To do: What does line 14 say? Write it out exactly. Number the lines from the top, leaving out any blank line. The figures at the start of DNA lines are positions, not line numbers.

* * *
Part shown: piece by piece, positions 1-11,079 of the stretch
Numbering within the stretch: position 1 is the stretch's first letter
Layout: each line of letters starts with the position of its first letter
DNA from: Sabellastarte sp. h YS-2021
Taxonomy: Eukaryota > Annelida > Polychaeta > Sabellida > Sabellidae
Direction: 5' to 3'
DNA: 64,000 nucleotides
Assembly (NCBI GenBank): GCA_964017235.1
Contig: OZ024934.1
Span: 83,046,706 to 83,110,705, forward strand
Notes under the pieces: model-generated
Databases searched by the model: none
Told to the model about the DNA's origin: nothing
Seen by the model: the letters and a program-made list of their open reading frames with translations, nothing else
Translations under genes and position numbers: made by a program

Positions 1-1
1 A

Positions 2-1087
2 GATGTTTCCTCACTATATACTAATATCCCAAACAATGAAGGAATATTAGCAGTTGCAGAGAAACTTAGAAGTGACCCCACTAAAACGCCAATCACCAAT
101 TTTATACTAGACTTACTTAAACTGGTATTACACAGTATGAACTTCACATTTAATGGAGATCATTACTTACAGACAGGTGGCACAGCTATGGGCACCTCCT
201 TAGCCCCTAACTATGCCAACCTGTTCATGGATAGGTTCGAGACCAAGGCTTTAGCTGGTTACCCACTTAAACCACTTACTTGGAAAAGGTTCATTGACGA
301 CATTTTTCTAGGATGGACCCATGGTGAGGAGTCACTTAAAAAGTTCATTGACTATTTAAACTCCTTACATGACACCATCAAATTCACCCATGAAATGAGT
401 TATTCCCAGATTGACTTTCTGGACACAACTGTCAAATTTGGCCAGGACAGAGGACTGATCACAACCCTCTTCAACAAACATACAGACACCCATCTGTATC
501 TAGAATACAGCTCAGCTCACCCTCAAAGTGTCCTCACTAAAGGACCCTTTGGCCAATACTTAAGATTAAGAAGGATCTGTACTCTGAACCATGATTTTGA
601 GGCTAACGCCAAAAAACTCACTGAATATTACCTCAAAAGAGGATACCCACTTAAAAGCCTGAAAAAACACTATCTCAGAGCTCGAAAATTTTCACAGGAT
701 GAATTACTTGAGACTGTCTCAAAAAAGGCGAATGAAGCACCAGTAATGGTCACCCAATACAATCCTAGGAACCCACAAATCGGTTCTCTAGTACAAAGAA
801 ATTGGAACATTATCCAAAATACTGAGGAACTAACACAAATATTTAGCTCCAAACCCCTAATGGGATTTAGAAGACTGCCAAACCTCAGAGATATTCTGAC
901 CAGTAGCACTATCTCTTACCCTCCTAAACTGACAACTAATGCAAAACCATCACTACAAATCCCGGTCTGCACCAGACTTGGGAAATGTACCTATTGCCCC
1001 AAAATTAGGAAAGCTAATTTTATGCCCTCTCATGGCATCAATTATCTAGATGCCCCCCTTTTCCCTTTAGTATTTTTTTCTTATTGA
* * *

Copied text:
Seen by the model: the letters and a program-made list of their open reading frames with translations, nothing else